by Monica Reinagel, M.S., L.D./N.
A lot of you have written to me lately asking questions about fruit: Am I getting enough? Am I getting too much? Am I getting the right kinds? Are some kinds better than others? So, let’s talk about fruit and how it fits into a healthy diet.
Is Fruit Good for You?
Fresh fruit contains lots of good stuff, including fiber, antioxidants, vitamins, and minerals. Nutritionally-speaking, some fruits are a little more turbo-charged than others. Citrus fruit, kiwis, grapes and all types of berries are particularly high in disease-fighting antioxidants, for example. But you can’t go wrong when you go for variety, starting with whatever is in season and local.
How Much Fruit Should You Eat a Day?
In the Dietary Guidelines for Americans, the USDA recommends that you eat about two cups of fruit a day as a way to help meet your nutritional requirements. And because fruit tends to be sweet and yummy, that’s no hardship for most people. But it is possible to overdo it. Along with all the good stuff, fruit also contains a fair amount sugar, and that’s generally something we want to keep an eye on.
With whole fresh fruit, there are some built-in portion controls. Fresh fruit generally contains a lot of fluid and fiber. According to research by Barbara Rolls, these are the kinds of foods that tend to fill you up on fewer calories. She has developed a whole weight loss strategy built on this concept, which you can read about in her book, Volumetrics.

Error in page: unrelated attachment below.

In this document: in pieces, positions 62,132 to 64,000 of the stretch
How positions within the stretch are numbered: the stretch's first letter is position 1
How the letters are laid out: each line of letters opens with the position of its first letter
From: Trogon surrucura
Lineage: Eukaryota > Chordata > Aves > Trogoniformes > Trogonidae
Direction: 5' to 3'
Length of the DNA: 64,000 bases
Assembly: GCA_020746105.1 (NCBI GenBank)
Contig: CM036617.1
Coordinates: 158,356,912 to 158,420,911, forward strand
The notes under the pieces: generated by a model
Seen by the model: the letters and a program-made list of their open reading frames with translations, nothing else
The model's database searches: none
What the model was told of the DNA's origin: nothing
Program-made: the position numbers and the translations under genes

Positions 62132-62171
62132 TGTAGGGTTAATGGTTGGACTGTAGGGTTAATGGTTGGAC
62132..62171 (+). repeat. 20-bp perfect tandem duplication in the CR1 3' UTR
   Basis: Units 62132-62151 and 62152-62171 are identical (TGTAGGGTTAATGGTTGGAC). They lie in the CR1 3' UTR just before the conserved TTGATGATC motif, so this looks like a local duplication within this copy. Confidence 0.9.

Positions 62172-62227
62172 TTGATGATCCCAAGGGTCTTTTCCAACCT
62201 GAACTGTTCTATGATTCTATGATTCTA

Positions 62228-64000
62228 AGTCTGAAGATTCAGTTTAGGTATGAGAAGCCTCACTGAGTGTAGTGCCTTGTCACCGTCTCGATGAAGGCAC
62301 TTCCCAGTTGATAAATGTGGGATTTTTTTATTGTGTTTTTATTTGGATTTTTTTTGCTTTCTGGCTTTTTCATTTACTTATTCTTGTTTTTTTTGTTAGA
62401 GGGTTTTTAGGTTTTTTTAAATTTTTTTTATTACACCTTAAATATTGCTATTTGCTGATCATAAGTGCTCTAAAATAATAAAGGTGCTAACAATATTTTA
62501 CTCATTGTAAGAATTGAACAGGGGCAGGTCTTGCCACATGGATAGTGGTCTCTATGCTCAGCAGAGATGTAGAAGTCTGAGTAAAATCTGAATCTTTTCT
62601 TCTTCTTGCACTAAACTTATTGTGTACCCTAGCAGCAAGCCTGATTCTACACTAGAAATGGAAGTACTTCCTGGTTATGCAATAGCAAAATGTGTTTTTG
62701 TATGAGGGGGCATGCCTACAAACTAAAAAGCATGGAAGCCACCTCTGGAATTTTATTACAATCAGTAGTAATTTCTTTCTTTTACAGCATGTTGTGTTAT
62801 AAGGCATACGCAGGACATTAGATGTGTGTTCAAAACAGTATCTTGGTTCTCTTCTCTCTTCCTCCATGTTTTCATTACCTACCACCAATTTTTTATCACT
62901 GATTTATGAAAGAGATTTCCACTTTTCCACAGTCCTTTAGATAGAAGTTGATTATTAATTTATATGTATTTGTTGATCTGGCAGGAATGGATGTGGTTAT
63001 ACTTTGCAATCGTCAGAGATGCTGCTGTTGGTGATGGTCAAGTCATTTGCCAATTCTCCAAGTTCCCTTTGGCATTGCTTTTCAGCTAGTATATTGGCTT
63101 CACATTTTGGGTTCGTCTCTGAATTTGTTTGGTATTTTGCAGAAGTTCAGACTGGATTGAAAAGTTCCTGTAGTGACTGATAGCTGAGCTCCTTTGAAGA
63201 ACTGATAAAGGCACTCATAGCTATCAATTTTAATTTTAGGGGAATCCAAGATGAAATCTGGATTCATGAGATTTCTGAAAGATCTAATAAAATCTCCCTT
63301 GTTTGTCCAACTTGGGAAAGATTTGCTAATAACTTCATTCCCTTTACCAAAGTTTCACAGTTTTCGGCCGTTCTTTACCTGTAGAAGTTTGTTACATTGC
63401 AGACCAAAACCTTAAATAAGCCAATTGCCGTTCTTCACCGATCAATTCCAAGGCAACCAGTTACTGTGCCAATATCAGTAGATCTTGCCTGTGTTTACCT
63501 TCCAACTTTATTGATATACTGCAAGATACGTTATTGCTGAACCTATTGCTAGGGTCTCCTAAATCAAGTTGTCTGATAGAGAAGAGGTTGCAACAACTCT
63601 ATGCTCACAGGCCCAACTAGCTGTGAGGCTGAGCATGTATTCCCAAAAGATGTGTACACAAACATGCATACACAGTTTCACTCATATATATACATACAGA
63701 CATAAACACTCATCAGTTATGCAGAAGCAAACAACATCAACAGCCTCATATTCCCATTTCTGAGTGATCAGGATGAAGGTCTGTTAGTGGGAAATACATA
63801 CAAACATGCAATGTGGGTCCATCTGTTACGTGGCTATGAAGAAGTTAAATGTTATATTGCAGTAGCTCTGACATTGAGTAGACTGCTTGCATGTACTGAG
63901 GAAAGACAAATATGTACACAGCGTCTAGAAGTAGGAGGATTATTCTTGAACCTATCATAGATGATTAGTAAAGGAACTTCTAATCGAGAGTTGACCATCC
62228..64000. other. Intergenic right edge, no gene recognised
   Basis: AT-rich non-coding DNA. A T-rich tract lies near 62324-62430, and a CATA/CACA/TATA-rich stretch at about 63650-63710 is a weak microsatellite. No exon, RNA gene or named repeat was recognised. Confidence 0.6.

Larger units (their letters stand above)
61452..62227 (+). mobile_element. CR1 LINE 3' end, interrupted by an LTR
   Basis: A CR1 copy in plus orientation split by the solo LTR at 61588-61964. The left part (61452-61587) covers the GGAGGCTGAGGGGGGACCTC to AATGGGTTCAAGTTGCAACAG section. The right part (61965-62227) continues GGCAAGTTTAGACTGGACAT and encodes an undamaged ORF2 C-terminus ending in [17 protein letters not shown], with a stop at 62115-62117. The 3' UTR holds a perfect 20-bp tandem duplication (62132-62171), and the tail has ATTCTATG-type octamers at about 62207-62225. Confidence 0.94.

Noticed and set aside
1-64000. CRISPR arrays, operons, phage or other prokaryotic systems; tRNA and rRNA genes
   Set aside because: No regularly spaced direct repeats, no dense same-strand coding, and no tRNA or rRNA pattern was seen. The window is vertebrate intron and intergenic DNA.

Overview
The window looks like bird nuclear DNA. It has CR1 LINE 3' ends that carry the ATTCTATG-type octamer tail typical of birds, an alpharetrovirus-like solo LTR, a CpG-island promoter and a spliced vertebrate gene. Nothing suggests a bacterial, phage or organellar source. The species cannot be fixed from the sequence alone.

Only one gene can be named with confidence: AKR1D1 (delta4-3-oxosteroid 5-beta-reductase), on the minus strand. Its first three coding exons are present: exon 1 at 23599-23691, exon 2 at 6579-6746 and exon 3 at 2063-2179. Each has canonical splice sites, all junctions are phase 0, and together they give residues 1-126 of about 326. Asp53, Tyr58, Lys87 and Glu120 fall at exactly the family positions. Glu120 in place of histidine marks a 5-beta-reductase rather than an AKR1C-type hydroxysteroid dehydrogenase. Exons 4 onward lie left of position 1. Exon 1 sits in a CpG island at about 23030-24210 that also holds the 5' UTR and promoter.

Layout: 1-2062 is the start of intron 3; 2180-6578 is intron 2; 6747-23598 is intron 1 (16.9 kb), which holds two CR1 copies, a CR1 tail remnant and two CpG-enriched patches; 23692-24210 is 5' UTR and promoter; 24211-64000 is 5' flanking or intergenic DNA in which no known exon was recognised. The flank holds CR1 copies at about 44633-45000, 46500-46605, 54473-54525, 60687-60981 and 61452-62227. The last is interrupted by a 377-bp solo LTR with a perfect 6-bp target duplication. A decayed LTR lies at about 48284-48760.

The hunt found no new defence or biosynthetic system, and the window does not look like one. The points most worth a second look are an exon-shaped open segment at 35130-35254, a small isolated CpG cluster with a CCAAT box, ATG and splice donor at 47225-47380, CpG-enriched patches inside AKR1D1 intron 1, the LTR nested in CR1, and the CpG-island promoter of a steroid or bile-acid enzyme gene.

Obviously, if you’re craving something sweet for an afternoon snack, you’d be a whole lot better off with a juicy piece of fresh fruit than a cinnamon bun. Even if that means an extra serving of fruit, if it helps keep your hand out of the cookie jar, I think you’re way ahead of the game. You just don’t want to use the fact that fruit is natural and healthy as a license to ignore the fact that it is also somewhat high in sugar.
Is Dried Fruit Good for You?
In terms of sugar and calories, you can easily do as much damage with raisins as you can with jelly beans.
In particular, it’s easy to get into trouble with dried fruit, such as raisins and apricots. Many kids—and adults—will eat dried fruit like candy, because it tastes a lot like candy. And there’s a reason for that. When you dehydrate fruit, you concentrate the natural sugars into a much smaller package. You lose those natural portion control factors that I mentioned earlier. And that can lead you to consume a lot more sugar and calories than you mean to.